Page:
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AI in recruitment


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Artificial intelligence (AI) is no longer the stuff of science fiction. AI is an increasing feature of the modern workplace and has become invaluable for many organisations in their recruitment processes. There are various AI-assisted tools on offer in the recruitment space to help employers filter applications, including performing the initial screening of CVs and application forms, searching prospective employees’ social media using search terms, or using chatbots at the first stage of the interview process, with applicants answering questions posed by AI in a video call. For organisations with a high volume of applicants, these tools can save an enormous amount of time and cost.  Organisations should be wary of over-reliance on AI in recruitment, however, due to the risk of discrimination.

When you understand what AI is, you can quickly see why AI might lead to discrimination. There are many definitions of AI, but a useful definition is the one coined by Professor Frederik Zuiderveen Borgesius: "the science of making machines smart". The key to this phrase is ‘making’. Humans have to make the AI do the specific task and if they are inputting flawed or biased data, that is what the machine will learn, and biases (discrimination) will therefore be built into the system. In 2018, for example, Amazon had to abandon a CV screening algorithm it had been using, as the algorithm (using Amazon’s own data on previous recruitment decisions) had taught itself that male candidates were preferable to female candidates. This resulted in CVs being filtered out if they included the word “women’s”. 

In the UK, the use of biased AI systems poses the risk of claims of indirect discrimination, as AI used during recruitment could be seen as a PCP (provision, criterion or practice) that’s applied to everyone equally but disadvantages a certain group of people who share the same protected characteristic. As we know, discrimination claims can be bought by job applicants as well as those engaged by organisations. Although we have yet to see a case in the Employment Tribunal on the use of AI during recruitment, the lack of litigation to date should not create a false sense of security.

So, what steps can organisations using (or considering using) AI during the recruitment process take to mitigate the risk of the AI becoming discriminatory and therefore placing the organisation at risk of a claim?


As part of the public sector equality duty, public sector organisations will need to carry out an equality impact assessment when considering the use of AI. Even for organisations not subject to this duty, an AI impact assessment covering the risk of discrimination is a sensible safety measure and will help justify any decision to use AI.


AI is only as good as the data it is given by humans. Therefore, organisations should train the individuals building the AI tool on their own unconscious biases and on how to spot bias in the data they are inputting into the AI.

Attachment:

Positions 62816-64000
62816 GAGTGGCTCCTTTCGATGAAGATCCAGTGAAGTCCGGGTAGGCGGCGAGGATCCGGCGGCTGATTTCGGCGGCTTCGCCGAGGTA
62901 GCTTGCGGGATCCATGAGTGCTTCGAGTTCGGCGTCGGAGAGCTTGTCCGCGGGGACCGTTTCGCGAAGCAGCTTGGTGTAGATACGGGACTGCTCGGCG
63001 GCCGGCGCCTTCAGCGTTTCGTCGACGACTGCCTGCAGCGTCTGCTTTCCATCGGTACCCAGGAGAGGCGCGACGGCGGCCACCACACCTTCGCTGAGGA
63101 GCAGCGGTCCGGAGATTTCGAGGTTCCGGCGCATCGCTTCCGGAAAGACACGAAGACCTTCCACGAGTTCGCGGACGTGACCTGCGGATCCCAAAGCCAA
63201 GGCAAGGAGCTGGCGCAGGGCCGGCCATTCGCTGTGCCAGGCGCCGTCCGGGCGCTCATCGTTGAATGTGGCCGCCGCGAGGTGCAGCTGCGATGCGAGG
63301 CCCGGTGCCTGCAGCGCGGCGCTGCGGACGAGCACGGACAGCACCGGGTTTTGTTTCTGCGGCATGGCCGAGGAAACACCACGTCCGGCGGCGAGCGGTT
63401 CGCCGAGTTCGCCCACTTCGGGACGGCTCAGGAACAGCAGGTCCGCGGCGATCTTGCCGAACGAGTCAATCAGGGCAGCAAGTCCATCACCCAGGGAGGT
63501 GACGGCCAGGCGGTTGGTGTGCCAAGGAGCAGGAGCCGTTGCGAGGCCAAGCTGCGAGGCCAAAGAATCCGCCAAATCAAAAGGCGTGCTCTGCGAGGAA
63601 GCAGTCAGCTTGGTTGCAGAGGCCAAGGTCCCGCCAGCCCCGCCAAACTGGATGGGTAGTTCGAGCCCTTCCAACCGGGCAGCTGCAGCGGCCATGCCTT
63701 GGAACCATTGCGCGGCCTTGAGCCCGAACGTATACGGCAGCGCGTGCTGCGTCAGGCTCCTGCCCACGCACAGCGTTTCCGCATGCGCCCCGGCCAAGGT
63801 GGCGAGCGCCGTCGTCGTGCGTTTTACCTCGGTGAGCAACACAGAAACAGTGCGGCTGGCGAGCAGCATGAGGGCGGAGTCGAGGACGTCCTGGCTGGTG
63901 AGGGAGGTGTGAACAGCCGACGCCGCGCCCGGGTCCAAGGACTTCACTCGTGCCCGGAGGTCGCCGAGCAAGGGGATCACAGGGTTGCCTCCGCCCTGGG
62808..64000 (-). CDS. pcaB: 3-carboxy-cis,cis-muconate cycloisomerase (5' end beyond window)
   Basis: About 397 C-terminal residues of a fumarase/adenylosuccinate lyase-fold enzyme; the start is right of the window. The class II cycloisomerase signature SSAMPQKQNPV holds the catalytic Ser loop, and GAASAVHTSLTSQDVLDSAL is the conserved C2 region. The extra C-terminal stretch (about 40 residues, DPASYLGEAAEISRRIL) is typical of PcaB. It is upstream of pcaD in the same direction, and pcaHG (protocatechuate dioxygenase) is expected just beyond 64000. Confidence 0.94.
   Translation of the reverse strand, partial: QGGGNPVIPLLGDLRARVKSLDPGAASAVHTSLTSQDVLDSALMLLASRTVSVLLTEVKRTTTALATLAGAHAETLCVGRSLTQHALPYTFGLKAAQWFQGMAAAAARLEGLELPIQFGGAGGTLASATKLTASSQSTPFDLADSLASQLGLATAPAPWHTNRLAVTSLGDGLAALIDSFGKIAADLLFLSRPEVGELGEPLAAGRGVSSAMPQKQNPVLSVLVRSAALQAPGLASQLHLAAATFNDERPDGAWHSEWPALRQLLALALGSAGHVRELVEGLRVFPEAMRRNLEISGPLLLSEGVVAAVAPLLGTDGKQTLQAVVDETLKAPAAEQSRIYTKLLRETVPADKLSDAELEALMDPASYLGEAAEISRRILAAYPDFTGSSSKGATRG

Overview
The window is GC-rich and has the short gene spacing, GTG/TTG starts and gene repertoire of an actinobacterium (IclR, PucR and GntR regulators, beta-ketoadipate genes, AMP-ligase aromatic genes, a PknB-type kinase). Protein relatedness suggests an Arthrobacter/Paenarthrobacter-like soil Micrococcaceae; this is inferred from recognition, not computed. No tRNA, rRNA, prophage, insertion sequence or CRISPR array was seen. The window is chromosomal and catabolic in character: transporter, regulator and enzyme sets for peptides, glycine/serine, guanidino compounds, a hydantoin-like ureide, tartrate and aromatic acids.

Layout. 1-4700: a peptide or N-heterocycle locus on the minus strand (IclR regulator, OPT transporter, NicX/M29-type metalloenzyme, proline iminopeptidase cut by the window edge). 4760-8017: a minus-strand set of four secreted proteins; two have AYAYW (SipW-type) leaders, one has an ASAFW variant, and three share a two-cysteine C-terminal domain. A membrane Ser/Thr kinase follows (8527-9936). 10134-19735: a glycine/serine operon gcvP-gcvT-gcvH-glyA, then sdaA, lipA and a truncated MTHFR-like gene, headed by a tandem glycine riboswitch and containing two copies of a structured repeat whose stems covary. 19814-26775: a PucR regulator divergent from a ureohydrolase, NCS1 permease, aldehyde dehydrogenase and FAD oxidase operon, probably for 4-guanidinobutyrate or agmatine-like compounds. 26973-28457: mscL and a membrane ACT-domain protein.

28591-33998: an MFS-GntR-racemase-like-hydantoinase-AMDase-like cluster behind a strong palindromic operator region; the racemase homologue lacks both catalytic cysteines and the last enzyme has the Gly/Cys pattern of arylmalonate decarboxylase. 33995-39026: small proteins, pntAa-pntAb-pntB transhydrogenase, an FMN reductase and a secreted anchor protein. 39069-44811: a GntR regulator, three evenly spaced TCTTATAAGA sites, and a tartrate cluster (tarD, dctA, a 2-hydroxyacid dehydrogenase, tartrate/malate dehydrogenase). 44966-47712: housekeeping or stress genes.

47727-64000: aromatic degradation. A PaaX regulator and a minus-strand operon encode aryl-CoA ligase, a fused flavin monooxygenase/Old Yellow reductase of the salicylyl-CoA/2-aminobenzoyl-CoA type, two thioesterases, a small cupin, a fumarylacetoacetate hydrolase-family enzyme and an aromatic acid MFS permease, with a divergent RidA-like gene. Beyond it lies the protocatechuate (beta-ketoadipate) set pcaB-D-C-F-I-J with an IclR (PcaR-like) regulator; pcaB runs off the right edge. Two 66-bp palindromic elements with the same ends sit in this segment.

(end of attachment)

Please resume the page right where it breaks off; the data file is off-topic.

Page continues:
It is crucial that organisations test the output of the AI tool before rolling it out and that they continue to test the tool throughout its use.


In its policy paper on algorithms in the workplace, Acas recommends that “algorithms should be used to advise and work alongside human line managers but not to replace them”. In most cases fully automated recruitment decisions will not be advisable, and instead keeping an element of human intervention (eg managers having the final decision) will be a sensible check and balance on the use of AI.


Transparency is key to gaining and maintaining trust in the process, so organisations should invite open and honest feedback from applicants interacting with the AI recruitment tool. Organisations should also obtain regular feedback from the hiring managers on the type of applicants the AI is putting forward.


Organisations should keep a clear documentary record of any tests and feedback to build a picture of how the AI is functioning. Organisations can then assess whether the tool has become discriminatory.

For more information, including definitions of key terms use in the context of AI, see our blog Artificial intelligence in the workplace: helpful or harmful?

This publication is a general summary of the law. It should not replace legal advice tailored to your specific circumstances.

© Farrer & Co LLP, December 2022


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About the authors

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Chloe Westerman


Chloe provides advice to clients from a variety of sectors on both contentious and non-contentious employment matters.

Chloe provides advice to clients from a variety of sectors on both contentious and non-contentious employment matters.

Email Chloe +44 (0)20 3375 7689
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